Frozen shoulder, medically known as adhesive capsulitis, is a condition characterized by pain and stiffness in the shoulder joint, leading to a significant reduction in mobility. This condition can affect anyone, but it mostly affects women between the ages of 40 and 60.   Over the years of being a massage therapist I have noticed a direct relationship between Frozen Shoulder and the onset of Menopause, suggesting a potential link between the two conditions.

The exact cause of Frozen Shoulder from menopause is still unknown but let's talk about what it is and potential treatment options for this particular niche of Frozen Shoulder.  

Symptoms and Progression of Frozen Shoulder

The symptoms of Frozen Shoulder typically develop gradually, worsening over time before eventually beginning to improve.

The primary symptoms of frozen shoulder include:

  1. Pain: The pain is usually dull or aching, located over the outer shoulder area and sometimes the upper arm. This pain tends to worsen in the early stages of the condition and when the arm is moved. As the disease progresses, the pain can become more intense, often described as a dull, aching sensation.
  2. Stiffness: Initially, the stiffness may not be severe, but it worsens over time, particularly in the early phases of the condition. This stiffness can severely restrict the range of motion in the shoulder.
  3. Limited Motion: The range of motion in the shoulder decreases significantly due to the stiffness and pain. Over time, this can make it hard to do simple movements like reaching up or behind you.


The development of frozen shoulder can occur spontaneously without any known cause or follow minor trauma. The condition typically progresses through three stages:

  • Freezing Stage: The shoulder becomes increasingly painful and loses range of motion. This stage lasts approximately 6 weeks to 9 months.
  • Frozen Stage: Pain may decrease, but stiffness remains, making daily activities challenging. This period can last 4 to 6 months overall.
  • Thawing Stage: Gradual improvement in mobility returns, which could take between 6 months to 2 years.

The Menopause Connection

To Menopause is a natural biological process that marks the end of a woman's menstrual cycles. It typically occurs in women in their late 40s to early 50s, but can also happen earlier or later. During menopause, the ovaries stop releasing eggs and produce lower levels of estrogen and progesterone, the hormones responsible for regulating the menstrual cycle.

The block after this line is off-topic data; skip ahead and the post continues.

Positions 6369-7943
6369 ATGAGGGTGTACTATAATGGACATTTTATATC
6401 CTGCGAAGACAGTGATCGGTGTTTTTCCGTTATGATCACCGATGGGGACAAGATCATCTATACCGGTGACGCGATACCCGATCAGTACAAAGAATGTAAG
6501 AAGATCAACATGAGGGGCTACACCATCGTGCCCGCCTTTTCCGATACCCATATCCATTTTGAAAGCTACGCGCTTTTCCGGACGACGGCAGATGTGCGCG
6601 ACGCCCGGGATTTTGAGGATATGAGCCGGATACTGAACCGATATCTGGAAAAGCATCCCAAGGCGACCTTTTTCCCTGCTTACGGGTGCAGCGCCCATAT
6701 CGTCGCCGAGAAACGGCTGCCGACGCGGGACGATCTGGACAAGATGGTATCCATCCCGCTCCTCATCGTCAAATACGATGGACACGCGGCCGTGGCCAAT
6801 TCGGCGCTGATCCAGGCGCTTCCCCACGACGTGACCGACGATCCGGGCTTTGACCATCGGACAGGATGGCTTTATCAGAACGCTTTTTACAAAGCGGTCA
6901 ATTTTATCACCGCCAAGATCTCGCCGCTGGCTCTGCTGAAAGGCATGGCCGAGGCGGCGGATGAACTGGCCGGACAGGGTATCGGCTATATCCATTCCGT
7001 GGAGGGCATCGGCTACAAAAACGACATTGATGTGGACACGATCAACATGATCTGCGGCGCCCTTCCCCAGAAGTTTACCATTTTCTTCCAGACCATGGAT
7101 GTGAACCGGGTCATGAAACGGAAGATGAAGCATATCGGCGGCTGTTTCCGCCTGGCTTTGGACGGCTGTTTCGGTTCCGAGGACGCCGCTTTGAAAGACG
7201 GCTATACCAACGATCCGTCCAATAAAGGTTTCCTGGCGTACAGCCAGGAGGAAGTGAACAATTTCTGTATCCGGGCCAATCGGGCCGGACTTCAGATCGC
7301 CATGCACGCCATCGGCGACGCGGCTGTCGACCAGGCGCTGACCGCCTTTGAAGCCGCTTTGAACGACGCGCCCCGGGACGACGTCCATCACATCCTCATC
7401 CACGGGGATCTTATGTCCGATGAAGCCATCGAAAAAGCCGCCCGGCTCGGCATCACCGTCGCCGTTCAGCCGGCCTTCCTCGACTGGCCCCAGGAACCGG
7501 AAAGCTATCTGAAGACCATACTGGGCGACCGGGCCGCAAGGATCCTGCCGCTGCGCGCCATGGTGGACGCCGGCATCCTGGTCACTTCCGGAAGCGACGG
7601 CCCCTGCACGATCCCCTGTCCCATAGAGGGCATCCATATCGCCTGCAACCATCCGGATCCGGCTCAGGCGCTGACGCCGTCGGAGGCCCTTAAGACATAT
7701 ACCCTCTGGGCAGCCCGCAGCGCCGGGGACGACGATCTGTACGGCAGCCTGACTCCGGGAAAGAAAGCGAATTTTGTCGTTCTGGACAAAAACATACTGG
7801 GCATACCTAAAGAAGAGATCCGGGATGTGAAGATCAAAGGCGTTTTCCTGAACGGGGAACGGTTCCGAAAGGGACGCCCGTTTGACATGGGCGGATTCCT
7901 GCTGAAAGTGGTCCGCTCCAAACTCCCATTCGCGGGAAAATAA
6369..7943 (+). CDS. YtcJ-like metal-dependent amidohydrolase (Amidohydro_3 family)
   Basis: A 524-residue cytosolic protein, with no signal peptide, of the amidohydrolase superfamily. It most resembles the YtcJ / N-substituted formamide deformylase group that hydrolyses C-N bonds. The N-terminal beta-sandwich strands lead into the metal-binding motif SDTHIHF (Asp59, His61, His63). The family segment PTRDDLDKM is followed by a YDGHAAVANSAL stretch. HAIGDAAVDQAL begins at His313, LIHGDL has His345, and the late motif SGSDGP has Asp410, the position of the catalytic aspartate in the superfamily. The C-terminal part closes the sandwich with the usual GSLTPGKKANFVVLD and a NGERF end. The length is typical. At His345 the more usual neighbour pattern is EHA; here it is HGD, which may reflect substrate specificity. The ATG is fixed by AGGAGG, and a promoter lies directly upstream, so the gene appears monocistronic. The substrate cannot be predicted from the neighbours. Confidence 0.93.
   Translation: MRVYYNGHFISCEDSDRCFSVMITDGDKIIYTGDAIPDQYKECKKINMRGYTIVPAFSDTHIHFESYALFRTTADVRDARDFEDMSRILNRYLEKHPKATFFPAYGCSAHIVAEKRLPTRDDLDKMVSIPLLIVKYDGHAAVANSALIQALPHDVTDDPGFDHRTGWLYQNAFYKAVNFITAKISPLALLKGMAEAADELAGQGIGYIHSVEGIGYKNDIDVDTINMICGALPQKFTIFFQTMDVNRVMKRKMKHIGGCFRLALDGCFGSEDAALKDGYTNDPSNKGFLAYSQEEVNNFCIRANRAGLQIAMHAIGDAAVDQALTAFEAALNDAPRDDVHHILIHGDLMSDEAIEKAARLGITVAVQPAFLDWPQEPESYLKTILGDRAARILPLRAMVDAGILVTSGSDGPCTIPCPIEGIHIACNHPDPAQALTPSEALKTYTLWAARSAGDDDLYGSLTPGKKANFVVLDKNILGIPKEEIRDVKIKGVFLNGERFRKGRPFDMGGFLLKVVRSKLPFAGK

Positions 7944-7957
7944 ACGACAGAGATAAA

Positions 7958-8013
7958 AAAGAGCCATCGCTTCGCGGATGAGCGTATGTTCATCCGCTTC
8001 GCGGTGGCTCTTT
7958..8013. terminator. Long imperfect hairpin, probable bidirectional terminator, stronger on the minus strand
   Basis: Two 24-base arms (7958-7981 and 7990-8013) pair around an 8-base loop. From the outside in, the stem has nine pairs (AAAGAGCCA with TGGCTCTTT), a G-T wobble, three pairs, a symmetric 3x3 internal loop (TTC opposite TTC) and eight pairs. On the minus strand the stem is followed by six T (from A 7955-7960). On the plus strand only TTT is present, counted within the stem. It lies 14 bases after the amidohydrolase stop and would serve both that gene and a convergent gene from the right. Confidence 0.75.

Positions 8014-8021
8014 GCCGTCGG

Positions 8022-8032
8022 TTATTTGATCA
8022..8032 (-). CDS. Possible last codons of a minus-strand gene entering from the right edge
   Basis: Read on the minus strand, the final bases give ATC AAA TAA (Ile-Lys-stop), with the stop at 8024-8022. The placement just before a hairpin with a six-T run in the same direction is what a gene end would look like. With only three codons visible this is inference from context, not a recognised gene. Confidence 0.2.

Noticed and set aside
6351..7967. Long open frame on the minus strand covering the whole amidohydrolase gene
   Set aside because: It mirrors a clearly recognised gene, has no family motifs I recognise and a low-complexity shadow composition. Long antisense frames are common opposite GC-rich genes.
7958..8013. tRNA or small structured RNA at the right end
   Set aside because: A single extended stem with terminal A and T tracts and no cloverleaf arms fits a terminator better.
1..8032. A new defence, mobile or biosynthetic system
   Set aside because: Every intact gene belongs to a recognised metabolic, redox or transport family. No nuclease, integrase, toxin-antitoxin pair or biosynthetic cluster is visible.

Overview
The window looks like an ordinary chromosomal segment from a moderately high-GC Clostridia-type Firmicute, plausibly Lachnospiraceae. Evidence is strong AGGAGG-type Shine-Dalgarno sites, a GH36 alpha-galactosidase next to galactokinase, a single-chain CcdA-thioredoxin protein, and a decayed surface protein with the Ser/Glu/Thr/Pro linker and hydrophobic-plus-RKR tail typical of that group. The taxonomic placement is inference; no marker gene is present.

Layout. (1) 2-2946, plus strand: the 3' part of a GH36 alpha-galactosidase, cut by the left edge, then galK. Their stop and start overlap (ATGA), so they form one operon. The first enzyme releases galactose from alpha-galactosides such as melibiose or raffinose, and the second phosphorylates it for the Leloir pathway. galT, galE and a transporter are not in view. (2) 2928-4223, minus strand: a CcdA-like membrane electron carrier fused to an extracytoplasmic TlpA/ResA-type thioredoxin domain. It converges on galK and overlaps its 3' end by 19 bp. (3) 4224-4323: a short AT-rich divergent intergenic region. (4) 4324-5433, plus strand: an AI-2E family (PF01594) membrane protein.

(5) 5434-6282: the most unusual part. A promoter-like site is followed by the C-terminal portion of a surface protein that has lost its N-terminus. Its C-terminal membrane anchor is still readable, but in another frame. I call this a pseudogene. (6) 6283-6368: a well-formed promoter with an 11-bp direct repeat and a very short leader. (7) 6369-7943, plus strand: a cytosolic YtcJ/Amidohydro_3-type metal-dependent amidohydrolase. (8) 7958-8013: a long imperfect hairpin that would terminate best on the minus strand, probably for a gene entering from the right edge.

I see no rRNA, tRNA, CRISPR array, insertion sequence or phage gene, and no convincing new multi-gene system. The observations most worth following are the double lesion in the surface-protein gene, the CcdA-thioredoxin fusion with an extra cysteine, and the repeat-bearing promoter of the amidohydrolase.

Estrogen plays a crucial role in maintaining bone density and joint health. As estrogen levels decline during menopause, women are at an increased risk of developing osteoporosis, a condition characterized by weak and brittle bones. This decrease in estrogen can also lead to joint stiffness and pain, as well as an increased risk of developing conditions such as osteoarthritis.

Joint stiffness is a common symptom reported by more than 50% of women going through menopause. This stiffness can affect various joints in the body, but is often associated with frozen shoulder, a condition characterized by pain and stiffness in the shoulder joint. Women experiencing joint stiffness during menopause may also notice decreased range of motion, swelling, and tenderness in the affected joints.

It is important for women going through menopause to prioritize their bone and joint health by staying active, maintaining a healthy diet rich in calcium and vitamin D, and discussing any concerns with their healthcare provider. Physical therapy, medication, and lifestyle changes can help manage joint stiffness and pain during this transitional phase of life.

Indirect effects such as poor sleep, depression, and fatigue, which are common during menopause, might exacerbate or trigger joint issues.

Risk Factors and Triggers

After menopause, women are more likely to develop frozen shoulder. This is because hormonal changes can reduce flexibility and strength in the shoulder joint. Diabetes and thyroid disorders can increase the risk of frozen shoulder by affecting the body's ability to heal and repair tissues.